Trap wants to put ’em under pressure

ARGENTINA, Armenia, Andorra – it’s all the same to Giovanni Trapattoni.

Always anxious to field his most experienced side, regardless of the opposition, the Ireland manager surprised no-one yesterday when he announced that his starting 11 for tonight’s game against Andorra at the Aviva Stadium will be unchanged from the one which began against Armenia in Yerevan on Friday night.

Only briefly, it seems, did the thought of freshening things up for the visit of the Group B minnows cross his mind. “I did think about the possibility of changing a couple of players for this match but first I wanted to see if those who played against Armenia had fully recovered,” he revealed.

“I saw that they were very well in training so I am satisfied they are fully recovered and we can start with the same team. I hope, with an advantage, that I will have the opportunity to give others the possibility to play during the game.”

But, never one to give hostages to fortune, the Italian declined to specify what he felt the advantage on the scoreboard would have to be before he’d feel it’s safe to make changes.

However, he did say that, with Glenn Whelan on a yellow card after the game against Armenia, he would be looking for the first opportunity to withdraw the Stoke City midfielder so that, up against what is expected to be pretty physical opposition, he won’t risk missing next month’s game against the group favourites.

“I told him be careful, to remember we also have Russia,” said the manager. “He must not play as if afraid to make a foul but he must think. When we have advantage my first aim will be to change him.”

Trapattoni played down the Andorrans’ no-holds-barred reputation, saying that probably the biggest problem his side will face will be finding a way through a massed defence.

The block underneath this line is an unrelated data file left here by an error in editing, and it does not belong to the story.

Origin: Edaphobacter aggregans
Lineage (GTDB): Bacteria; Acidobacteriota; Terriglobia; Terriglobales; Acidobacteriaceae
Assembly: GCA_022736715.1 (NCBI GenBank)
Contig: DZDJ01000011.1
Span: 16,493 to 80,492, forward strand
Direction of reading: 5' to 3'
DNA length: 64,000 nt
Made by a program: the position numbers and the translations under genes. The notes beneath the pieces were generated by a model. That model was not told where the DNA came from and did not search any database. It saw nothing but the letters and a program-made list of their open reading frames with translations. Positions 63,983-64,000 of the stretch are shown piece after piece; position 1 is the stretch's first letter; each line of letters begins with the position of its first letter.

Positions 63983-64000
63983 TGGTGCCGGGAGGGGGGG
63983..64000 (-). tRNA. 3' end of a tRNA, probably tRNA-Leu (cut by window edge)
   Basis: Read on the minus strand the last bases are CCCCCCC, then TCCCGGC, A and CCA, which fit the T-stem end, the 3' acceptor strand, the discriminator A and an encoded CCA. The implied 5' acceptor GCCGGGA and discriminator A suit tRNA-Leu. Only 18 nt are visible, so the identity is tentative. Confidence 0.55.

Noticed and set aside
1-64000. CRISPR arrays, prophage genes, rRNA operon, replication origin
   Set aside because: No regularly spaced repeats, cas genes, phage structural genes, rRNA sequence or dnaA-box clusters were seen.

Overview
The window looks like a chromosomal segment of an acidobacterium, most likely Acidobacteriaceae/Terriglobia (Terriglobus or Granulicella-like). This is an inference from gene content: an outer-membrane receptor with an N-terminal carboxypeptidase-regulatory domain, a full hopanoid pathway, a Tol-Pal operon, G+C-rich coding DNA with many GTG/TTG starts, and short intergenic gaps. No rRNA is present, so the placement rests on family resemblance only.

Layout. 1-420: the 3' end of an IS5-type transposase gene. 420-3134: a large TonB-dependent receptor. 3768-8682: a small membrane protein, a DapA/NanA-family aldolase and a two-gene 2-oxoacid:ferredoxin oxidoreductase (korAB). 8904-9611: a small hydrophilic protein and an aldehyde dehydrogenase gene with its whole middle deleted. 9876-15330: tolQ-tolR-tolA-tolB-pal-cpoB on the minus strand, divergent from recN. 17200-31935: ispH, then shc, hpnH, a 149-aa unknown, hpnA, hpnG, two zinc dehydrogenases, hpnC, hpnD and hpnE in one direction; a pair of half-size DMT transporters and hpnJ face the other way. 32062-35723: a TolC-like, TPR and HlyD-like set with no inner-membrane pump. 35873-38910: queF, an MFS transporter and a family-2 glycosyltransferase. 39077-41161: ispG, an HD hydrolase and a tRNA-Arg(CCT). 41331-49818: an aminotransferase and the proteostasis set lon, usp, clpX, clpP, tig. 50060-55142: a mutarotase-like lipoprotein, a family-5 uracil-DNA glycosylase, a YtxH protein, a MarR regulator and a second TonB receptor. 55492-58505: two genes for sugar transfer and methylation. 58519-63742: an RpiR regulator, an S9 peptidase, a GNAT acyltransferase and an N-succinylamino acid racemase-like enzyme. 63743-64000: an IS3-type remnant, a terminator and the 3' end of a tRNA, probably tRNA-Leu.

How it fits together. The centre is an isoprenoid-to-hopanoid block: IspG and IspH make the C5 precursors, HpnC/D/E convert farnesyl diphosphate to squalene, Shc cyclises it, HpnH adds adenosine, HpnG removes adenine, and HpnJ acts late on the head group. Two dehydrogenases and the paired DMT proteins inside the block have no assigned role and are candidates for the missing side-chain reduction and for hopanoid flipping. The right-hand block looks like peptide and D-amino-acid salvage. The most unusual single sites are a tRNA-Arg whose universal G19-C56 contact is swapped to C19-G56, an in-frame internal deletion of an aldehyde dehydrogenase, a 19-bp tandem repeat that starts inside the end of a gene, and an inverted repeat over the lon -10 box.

His solution is to pummel the opposition into submission with relentless pressure and a high-tempo approach from the off.

“Boom! Boom! Boom! Boom! Kapow!”, was how he mimed what will be needed to land the knock-out blow, punching a fist into his hand to ram home the point. And, verbally, he sounded about as close to Jack Charlton as you suspect an Italian ever will.

“I think sure we must put pressure immediately on the opponent,” he said, “so that we will have many opportunities in their box or near their box. We must not allow them to take confidence, because it’s not Argentina or Brazil. When we win the ball, we must go immediately and put them under pressure. I am concerned about the lack of space. We need to play fast and with precision. Robbie and the players know we need to play fast, two-touch football in little space, like in training. If we move the ball fast, one second before they can close the space, then we will have opportunities to score.”

At the same time, the ultra-pragmatist will not throw caution to the winds, suggesting that the Irish central midfield and defence won’t be allowed to forget to mind the house.

“Remember against Cyprus?” he said, recalling the 5-2 embarrassment in Nicosia. “Ireland score early but then they counter-attack and score. You can’t just go, go, go. Also in Armenia, we conceded two or three counter-attacks which were very dangerous. Thank God, they didn’t pass immediately as there were one or two players free on the left and right.”

Trapattoni, of course, is fully aware that both Cyprus and Armenia are a distinct cut above the part-timers of Andorra but, as a vastly experienced football man, he also knows a thing or two about giant-killing exploits.

“Thank God, I have never been the victim of such an upset,” he smiled, “but I do remember that (as a member of the club’s coaching staff in 1975) I had a difficult game in Ireland with AC Milan when we drew 0-0 against Athlone Town.”

Robbie Keane was also singing from the same hymn sheet as his boss, mindful of the fact that, although rested on the night itself, he was otherwise a key member of the World Cup-qualifying Irish side which conceded a shock opening goal to Andorra in wet and windy conditions at Lansdowne Road back in 2001, a game which Mick McCarthy’s side eventually won by a far from convincing 3-1 margin.

“It’s not always easy against so-called lesser teams,” said the captain. “They get everybody behind the ball and sometimes it’s very difficult to break them down. You need a lot of patience, and it’s important to get the first goal because then things can open up. But it’s by no means an easy game.’’


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